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As one of the more independent-minded European countries, Switzerland is now doing the unthinkable with their Muslim population: denying citizenship for failing to integrate into Swiss society.

One recent example involves two Muslim sisters, ages 12 and 14, who refused to take school swimming lessons because of the presence of boys. They said their religion prevents them from participating in compulsory swimming lessons with males in the pool at the same time.

The girls live in the northern city of Basel. They had applied for Swiss citizenship several months ago, but their request was denied because the sisters did not comply with the school’s curriculum.

“Whoever doesn’t fulfill these conditions violates the law and therefore cannot be naturalized,” Stefan Wehrle, president of the naturalization committee, told TV station SRF.

Wehrle said the case in which citizenship is denied for failure to comply with a school program will set precedence for future cases.

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In 2012, a Muslim family was fined $1,500 for refusing to allow their daughters to participate in swim classes. The matter worked its way up to the Supreme Court, which ruled that no dispensations from swimming lessons should be made on religious grounds.

In another case, the Swiss naturalization board denied citizenship to members of another immigrant family because they wore sweatpants around town and did not greet passersby, which indicated they were not sufficiently assimilated.

The German-speaking Muslim family, originally from Kosovo, had their citizenship application denied in part because of complaints that they preferred fleece and cotton blends (sweatpants) to denim (jeans), according to local media.

According to USA Today, “The Basellandschaftliche Zeitung newspaper reported that while the family met many of the requirements for Swiss naturalization such as being familiar with the customs and geography of where they live – the village of Bubendorf in the canton of Basel-Country – a committee of residents overseeing the process ruled that they were nevertheless insufficiently Swiss to be given passports.”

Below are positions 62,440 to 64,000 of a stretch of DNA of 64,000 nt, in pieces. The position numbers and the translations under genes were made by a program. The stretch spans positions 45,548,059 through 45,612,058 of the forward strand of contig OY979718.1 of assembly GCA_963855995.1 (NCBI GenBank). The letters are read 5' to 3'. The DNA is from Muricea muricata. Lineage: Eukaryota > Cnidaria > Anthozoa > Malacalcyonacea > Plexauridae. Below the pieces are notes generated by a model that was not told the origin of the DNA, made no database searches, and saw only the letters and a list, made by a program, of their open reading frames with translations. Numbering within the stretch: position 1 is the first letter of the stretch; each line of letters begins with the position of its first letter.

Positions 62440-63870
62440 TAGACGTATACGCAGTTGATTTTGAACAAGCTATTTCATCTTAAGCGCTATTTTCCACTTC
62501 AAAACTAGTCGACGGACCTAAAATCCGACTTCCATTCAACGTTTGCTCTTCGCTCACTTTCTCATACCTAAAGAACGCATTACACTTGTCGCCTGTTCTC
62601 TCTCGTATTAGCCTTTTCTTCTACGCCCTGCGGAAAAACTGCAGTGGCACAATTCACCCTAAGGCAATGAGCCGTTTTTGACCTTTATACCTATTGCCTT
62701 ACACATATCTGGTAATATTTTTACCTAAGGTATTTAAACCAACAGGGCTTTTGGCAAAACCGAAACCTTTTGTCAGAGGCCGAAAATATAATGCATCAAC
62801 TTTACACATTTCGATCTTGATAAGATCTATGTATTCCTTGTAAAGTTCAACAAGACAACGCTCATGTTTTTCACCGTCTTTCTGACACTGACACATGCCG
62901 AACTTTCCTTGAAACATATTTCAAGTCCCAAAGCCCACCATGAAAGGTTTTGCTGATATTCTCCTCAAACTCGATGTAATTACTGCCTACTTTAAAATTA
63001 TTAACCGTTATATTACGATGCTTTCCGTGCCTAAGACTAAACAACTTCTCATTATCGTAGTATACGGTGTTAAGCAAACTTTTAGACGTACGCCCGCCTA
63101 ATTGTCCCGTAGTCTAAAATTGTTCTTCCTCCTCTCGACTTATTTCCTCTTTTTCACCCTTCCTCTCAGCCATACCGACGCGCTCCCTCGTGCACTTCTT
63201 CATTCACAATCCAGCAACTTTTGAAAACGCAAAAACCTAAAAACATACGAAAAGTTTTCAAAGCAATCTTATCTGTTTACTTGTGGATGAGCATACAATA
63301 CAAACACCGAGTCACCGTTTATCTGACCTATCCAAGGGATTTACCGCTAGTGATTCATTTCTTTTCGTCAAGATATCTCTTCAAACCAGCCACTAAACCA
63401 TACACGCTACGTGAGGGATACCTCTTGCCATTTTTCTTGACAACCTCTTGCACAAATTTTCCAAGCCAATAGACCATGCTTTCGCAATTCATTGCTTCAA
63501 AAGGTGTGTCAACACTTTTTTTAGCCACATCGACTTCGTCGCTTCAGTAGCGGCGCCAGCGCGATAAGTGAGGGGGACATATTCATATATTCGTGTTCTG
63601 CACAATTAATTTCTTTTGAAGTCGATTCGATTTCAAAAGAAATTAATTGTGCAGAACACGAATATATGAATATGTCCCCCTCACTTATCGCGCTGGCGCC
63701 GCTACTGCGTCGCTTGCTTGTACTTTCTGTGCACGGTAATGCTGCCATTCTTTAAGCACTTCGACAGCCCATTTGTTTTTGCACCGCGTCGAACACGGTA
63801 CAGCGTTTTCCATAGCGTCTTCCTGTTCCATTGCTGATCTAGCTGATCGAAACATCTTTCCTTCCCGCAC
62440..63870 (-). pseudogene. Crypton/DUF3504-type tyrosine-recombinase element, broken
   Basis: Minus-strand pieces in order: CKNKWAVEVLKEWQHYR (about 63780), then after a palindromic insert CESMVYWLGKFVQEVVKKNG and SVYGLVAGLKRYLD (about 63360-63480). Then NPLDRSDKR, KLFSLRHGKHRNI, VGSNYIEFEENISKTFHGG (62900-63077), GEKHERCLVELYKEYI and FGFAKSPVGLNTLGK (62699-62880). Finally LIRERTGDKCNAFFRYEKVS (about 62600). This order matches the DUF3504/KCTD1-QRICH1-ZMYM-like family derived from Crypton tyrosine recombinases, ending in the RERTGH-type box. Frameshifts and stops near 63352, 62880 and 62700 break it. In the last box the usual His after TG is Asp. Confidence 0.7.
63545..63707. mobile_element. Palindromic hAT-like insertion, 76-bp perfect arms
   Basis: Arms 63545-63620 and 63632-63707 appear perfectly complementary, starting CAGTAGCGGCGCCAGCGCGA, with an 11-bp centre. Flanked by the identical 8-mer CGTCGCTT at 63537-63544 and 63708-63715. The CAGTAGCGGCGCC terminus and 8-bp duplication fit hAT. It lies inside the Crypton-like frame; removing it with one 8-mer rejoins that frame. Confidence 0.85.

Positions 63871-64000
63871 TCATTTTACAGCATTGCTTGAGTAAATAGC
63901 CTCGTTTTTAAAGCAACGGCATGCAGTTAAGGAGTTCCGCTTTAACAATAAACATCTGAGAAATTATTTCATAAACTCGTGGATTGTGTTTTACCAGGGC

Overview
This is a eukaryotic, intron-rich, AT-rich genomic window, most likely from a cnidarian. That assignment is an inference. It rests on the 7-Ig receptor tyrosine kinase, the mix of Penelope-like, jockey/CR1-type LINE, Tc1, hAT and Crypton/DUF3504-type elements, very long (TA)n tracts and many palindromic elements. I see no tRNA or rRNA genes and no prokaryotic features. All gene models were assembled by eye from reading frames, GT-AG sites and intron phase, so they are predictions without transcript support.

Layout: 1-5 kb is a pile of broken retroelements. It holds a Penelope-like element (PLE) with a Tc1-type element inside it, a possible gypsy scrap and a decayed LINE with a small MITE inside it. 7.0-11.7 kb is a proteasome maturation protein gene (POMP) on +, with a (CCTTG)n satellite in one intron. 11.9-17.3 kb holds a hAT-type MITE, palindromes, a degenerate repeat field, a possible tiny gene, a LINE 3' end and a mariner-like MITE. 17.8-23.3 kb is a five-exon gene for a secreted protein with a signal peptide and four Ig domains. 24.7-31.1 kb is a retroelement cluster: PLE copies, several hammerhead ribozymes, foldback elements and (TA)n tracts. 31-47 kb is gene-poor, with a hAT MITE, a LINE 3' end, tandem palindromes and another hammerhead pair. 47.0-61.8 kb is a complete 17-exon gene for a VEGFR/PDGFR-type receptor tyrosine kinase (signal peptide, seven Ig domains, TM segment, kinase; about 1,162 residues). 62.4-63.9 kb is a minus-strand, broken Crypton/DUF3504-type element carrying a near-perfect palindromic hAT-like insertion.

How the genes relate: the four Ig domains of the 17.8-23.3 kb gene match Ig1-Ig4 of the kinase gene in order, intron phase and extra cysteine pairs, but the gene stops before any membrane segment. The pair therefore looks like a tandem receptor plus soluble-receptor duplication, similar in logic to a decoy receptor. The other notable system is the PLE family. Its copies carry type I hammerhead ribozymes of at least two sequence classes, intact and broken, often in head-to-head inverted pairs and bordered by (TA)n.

In May, Swiss education authorities ruled that students who refuse to shake a teacher’s hand – a Swiss tradition – could be fined up to $5,000. The decision came after two teenage Muslim boys refused to shake their female teacher’s hand on religious grounds.

Some are praising the actions of the Swiss, pointing out that Switzerland is more concerned about maintaining its national identity and culture than bowing to political correctness. “They like their society the way it is and don’t feel obligated to change it to suit random schmoes, even if they get called ‘racist xenophobes,'” notes one observer, adding it’s a move “which no doubt has American immigration officials baffled.”

Others have criticized the nation for refusing citizenship to people who have lived in the country for a long time, are gainfully employed and fluent in one of the three national languages (German, French, Italian).

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Swissinfo, an information website about Switzerland, says that to be naturalized there the “person must be well integrated, familiar with customs and traditions, law abiding, and pose no threat to internal or external security.”

The Swiss value full integration into society more highly than knowledge of national politics, history or language. Candidates for citizenship must demonstrate they respect local customs and traditions and are well assimilated into their communities. Local village or town councils make the initial decisions on naturalization applications, since they are most familiar with whether a candidate is considered an upstanding member of the community. If denied, the application will not be forwarded to the state (canton) and federal authorities for further processing.

Denial of citizenship is not limited to Muslims. In 2014, an American who has lived in Switzerand for nearly 40 years was denied citizenship because authorities said he could not name any of his Swiss friends or neighboring villages. The naturalization commission ruled, “The applicant’s answers have shown that his motive for naturalization is not about integration but about the personal advantages it offers.”

The American, Irving Dunn, did not deny the charge, telling a newspaper: “It can be expected that persons mainly want personal advantages from citizenship,” such as the right to vote and live indefinitely in Switzerland.

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